He may be a few months shy of his 100th birthday, but Ronald Morrison’s favourite place to be is still in his at-home workshop where he spends hours restoring vintage motorcycles.
It’s why living independently at home has been so important to the spry nonagenarian.
“The best thing for me about living at home is all my life’s here, including my workshop where I like to spend time,” said Mr Morrison, whose weeks are busy with walks, singing groups and restoring the vintage motorbikes that have been a life-long passion.
Mr Morrison relishes the time he spends in his workshop with his sons, who all share their father’s love of motorbikes old and new. Some of the bikes they have restored over the years are, like Mr Morrison, almost a century old.
Mr Morrison says it’s thanks to a helping hand around the house from Baptistcare Home Care that he’s able to continue to live in the Bayswater home he and his late wife Emma built in 1953.
“And if you’ve been blessed with the health, why not stay in your own home? There are other people with greater need than me. I’m not ready to take up a bed somewhere else yet,” Mr Morrison said.
Like many older Western Australians, Mr Morrison, who celebrates his 100th birthday this August 2021, takes advantage of a Government-funded tailored home care package through Baptistcare.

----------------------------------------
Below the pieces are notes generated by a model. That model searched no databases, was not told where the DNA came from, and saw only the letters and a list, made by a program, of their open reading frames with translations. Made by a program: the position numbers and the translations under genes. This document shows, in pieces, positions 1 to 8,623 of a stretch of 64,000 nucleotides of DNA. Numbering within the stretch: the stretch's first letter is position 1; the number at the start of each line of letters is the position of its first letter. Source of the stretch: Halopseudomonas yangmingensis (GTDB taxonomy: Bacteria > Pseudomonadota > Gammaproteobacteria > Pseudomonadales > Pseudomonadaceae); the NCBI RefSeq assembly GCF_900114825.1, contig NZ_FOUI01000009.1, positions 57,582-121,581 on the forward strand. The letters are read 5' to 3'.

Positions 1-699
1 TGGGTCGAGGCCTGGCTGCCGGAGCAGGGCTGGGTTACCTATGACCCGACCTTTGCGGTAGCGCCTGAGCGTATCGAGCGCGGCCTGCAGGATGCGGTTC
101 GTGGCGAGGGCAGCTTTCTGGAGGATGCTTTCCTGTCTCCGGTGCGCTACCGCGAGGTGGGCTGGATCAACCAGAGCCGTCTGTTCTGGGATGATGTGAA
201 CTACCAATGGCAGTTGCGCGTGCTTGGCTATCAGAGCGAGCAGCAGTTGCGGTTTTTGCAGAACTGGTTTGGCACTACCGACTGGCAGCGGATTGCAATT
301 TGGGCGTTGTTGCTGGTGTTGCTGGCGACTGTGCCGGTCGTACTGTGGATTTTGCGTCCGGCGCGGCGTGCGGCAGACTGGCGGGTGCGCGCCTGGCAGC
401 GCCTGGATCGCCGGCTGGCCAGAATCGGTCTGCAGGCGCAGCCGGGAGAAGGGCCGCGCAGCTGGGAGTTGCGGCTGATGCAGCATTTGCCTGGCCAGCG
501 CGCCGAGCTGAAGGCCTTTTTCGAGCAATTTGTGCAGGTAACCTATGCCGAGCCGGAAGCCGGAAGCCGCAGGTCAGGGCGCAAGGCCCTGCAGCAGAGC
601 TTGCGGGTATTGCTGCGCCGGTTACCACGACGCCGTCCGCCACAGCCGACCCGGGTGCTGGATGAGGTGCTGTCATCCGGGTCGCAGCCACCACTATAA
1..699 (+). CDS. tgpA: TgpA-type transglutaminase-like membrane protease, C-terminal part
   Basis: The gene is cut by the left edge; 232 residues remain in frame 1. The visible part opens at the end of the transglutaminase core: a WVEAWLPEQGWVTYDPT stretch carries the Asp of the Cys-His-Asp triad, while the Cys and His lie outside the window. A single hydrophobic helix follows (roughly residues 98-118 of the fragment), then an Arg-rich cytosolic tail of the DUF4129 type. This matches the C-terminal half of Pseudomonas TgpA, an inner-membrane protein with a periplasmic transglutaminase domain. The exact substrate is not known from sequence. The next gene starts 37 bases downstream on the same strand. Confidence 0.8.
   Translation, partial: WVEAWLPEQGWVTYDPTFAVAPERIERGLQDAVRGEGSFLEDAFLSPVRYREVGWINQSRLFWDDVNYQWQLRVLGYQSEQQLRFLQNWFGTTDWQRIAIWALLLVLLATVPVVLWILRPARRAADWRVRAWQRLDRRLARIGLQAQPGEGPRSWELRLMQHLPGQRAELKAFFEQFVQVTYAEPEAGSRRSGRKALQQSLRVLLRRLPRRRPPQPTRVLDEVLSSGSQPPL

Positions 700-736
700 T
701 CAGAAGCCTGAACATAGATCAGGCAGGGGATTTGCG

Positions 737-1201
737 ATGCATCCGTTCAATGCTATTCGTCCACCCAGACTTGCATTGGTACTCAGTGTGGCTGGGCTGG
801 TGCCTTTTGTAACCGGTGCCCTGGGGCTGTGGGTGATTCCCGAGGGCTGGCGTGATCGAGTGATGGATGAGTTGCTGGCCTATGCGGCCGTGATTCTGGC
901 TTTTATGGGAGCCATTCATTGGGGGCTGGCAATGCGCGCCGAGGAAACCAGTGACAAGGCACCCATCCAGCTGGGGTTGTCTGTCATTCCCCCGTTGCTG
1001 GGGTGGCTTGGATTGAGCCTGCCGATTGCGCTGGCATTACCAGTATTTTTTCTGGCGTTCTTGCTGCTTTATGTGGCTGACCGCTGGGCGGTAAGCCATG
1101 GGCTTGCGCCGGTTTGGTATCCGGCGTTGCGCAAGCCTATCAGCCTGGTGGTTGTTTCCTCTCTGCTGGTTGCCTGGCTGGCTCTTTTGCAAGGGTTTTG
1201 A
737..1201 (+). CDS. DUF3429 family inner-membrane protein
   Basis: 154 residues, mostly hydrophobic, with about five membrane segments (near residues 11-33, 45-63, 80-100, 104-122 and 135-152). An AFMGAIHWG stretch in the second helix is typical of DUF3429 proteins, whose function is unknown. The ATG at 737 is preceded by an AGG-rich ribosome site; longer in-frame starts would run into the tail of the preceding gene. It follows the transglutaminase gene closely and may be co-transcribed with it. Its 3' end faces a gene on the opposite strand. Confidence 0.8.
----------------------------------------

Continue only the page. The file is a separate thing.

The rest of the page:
The not-for-profit care provider began lending the former air force engineer and his wife a hand around the house almost 20 years ago.
Mrs Morrison, who died in 2007, had been living with dementia for several years and Mr Morrison had looked after her at home for much of that time.
Originally from the UK, the couple, who were married for 64 years, met during World War II when they were both in the Royal Air Force (RAF).
They had been married less than a week when Mr Morrison was called up to fight. It was three years before they saw each other again.
Mr Morrison. “It all happens very smoothly. I only have to mention something and quickly Baptistcare is on the job.”
Find out more about Baptistcare.